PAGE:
Fair Housing Laws in Florida

by Isaac Benmergui, Esq on November 21, 2014

The Federal Fair Housing Act prohibits discrimination of individuals based on several factors, including sex, race, color, natural origin, religion, handicap, or familial status. Discrimination can be much more, or subtler, than just refusing to rent a dwelling.

Discriminatory actions include:Fair Housing Laws in Florida

  • Refusing to negotiate
  • Using different terms and conditions
  • Providing different housing
  • Lying about availability of housing
  • Persuading owners to leave
  • Denying services for renting or selling

In addition to these restrictions, Florida has additional fair housing laws, called the Florida Fair Housing Act. It parallels the fair housing act in terms of making it illegal to discriminate in the renting, buying, selling, advertising or providing brokerage services for housing. This basically means any party—from a real estate agent to mortgage broker to ad agency—cannot be caught discriminating or only appealing to a certain population segment when it comes to housing services.

Discrimination can come in many forms—it’s doesn’t have to be an outright refusal of service. Any time it can be proven that a person is treating any one of a protected class of individuals in a consistent way that results in a less desirable experience than others, that’s discrimination. It could be giving individuals with therapy dogs units with bad carpet or charging certain people more for a security deposit.

Violation of the Fair Housing Act can include civil judgments, criminal charges, and even jail time depending on the type of discrimination. Many times, more violent and flagrant violations of the act can be prosecuted under separate criminal laws as hate crimes.

Call Miami Real Estate Lawyer Isaac Benmergui at 305.397.8547 and set up a no charge, no obligation consultation to discuss your case. We have close to 10 years of experience handling Real Estate, Personal Injury, Immigration and Commercial Litigation cases throughout Miami and South Florida, and will use our expertise to help your case to the best of our abilities.

Golf Ball Hazards in Florida

by Isaac Benmergui, Esq on November 20, 2014

Golf Ball Hazards in FloridaThe State of Florida is home to more than 1,400 golf courses—the most gold courses of any state in the entire United States. That many golf courses means a lot of golf course communities with beautiful views—and the hazards of wayward golf balls.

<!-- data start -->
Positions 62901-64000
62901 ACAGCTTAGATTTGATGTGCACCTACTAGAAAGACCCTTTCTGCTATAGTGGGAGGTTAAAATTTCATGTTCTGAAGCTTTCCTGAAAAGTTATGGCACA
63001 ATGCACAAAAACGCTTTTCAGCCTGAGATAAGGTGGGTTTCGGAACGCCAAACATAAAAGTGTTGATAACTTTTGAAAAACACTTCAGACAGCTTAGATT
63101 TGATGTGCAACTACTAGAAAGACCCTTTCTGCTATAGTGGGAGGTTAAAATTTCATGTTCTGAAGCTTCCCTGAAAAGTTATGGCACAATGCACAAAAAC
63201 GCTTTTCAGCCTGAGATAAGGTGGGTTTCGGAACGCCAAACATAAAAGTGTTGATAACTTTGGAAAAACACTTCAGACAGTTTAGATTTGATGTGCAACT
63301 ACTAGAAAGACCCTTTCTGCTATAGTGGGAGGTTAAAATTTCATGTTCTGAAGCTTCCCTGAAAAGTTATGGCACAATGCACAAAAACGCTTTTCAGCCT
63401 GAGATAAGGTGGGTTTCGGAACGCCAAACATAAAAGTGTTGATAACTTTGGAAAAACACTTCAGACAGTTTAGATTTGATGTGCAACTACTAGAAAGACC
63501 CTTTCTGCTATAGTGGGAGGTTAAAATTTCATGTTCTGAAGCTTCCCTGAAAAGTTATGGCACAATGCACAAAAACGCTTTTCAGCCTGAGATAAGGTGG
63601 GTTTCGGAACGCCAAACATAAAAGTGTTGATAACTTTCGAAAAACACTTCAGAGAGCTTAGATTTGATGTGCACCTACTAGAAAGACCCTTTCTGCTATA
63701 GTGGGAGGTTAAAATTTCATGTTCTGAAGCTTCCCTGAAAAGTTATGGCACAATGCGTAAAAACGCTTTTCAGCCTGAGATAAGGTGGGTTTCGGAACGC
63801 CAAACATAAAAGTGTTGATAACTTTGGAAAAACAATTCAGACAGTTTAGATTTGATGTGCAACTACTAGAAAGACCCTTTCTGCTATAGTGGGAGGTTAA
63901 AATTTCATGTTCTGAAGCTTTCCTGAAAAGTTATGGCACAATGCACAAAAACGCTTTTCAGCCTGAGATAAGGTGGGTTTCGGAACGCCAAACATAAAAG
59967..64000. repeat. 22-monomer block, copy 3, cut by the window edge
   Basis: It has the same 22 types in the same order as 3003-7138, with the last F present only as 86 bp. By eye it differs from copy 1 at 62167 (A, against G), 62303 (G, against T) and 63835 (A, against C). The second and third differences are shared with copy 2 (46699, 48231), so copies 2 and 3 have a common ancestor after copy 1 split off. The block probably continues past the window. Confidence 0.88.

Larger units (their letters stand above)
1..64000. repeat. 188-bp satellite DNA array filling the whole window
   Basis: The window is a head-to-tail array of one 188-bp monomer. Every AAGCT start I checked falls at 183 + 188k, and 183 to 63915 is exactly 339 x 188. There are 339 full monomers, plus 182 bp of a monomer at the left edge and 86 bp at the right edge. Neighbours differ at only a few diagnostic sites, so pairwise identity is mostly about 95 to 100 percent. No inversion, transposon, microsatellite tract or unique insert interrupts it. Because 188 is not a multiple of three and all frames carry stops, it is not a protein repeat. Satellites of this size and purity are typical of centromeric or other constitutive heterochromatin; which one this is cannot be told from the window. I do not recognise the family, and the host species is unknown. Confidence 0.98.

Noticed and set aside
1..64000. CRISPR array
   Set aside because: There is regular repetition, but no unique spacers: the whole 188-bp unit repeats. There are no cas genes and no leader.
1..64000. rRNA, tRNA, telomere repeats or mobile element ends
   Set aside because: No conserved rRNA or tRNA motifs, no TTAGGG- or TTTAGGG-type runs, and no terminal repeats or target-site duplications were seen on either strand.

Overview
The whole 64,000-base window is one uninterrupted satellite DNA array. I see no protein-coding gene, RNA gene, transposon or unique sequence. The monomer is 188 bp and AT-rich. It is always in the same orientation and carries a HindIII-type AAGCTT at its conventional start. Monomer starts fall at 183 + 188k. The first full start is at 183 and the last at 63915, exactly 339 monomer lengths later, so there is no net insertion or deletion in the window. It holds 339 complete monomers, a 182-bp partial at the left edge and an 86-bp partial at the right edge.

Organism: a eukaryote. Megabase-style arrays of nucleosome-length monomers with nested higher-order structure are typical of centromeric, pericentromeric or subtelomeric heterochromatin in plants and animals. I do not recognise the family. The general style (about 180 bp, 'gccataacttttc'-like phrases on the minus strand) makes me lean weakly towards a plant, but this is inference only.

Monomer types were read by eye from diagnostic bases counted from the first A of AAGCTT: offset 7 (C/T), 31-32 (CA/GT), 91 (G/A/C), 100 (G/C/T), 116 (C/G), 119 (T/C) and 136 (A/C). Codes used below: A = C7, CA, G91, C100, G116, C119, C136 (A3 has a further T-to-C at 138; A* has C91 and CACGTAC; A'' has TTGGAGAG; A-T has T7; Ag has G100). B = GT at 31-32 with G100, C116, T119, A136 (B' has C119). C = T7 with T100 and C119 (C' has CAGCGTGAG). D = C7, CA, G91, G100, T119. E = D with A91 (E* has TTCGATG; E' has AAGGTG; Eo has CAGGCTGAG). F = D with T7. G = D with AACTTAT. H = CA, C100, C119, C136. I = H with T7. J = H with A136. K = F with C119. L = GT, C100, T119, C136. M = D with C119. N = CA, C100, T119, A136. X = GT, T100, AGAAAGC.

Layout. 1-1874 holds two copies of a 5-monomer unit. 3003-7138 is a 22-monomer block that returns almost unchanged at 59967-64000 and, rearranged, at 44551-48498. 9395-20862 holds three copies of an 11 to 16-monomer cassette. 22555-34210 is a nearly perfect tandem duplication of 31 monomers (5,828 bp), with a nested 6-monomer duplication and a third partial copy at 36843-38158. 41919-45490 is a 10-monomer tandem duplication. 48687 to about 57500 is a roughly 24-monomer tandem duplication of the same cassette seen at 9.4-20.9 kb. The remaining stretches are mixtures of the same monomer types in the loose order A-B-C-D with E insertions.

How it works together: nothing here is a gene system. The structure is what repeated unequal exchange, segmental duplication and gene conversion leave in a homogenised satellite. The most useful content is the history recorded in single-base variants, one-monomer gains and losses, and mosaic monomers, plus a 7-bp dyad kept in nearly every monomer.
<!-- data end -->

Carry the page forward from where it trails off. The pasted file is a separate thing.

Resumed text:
Golf course living can pose a few problems. First, there’s the damage they can cause to your home. Secondly, there’s the noise of golf balls bouncing off your walls. Third, there’s trespassing—golfers who want to retrieve their ball from your property. So what happens when you are fed up with these first-world problems of golf course living?

Golf course communities almost have language in their deed restrictions that not only allow golfers to come on to your property to retrieve golf balls, but also protect the golf club, your builder and the course designer from any damage caused by wayward drives.

In short, this means that you can only sue the golfer who hit your home for damage caused by golf balls. It also states that golfers are allowed on your property at “reasonable times” and in a “reasonable manner” to retrieve balls without being subject to trespassing laws. Reasonable could vary from opening a gate or reaching into a hedge, to hopping a fence or walking through a flowerbed.  You should check the deed restrictions, easements and covenants of any property on or near a golf course before you buy if this sounds like it will be a problem for you. Each community will have it’s own rules.

Special homeowner’s insurance policies can help protect your wallet from the expense of replacing windows, siding or gutters due to golf ball damage.

Call Miami Real Estate Lawyer Isaac Benmergui at 305.397.8547 and set up a no charge, no obligation consultation to discuss your case. We have close to 10 years of experience handling Real Estate, Personal Injury, Immigration and Commercial Litigation cases throughout Miami and South Florida, and will use our expertise to help your case to the best of our abilities.

What is the Homestead Exemption in Florida?

November 19, 2014

What is the Homestead Exemption in Florida?A homestead exemption is part of the federal bankruptcy code, but each state defines a homestead differently. This difference matters when you are filing for bankruptcy, since the amount of your homestead exemptions determines if you are able to keep your home or not.

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Tenant Rights to Withhold Rent

November 18, 2014

MoneyJust about everyone knows someone who lived in an apartment, condo, or rental home where the owners refused to fix important things like air, heat, or a broken appliance. In Florida, there are conditions in which it’s justifiable for a tenant to withhold rent until certain demands are met. However, it needs to be done within the confines of what allowed by law.

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Security Deposit Disputes

November 17, 2014

money lendingJust about everyone has had a landlord keep their security deposit for no good reason—a spot on the carpet, a scratch on the wall–something not worth fighting about. But what if you were required to put down a substantial amount, or needed that money for your move?

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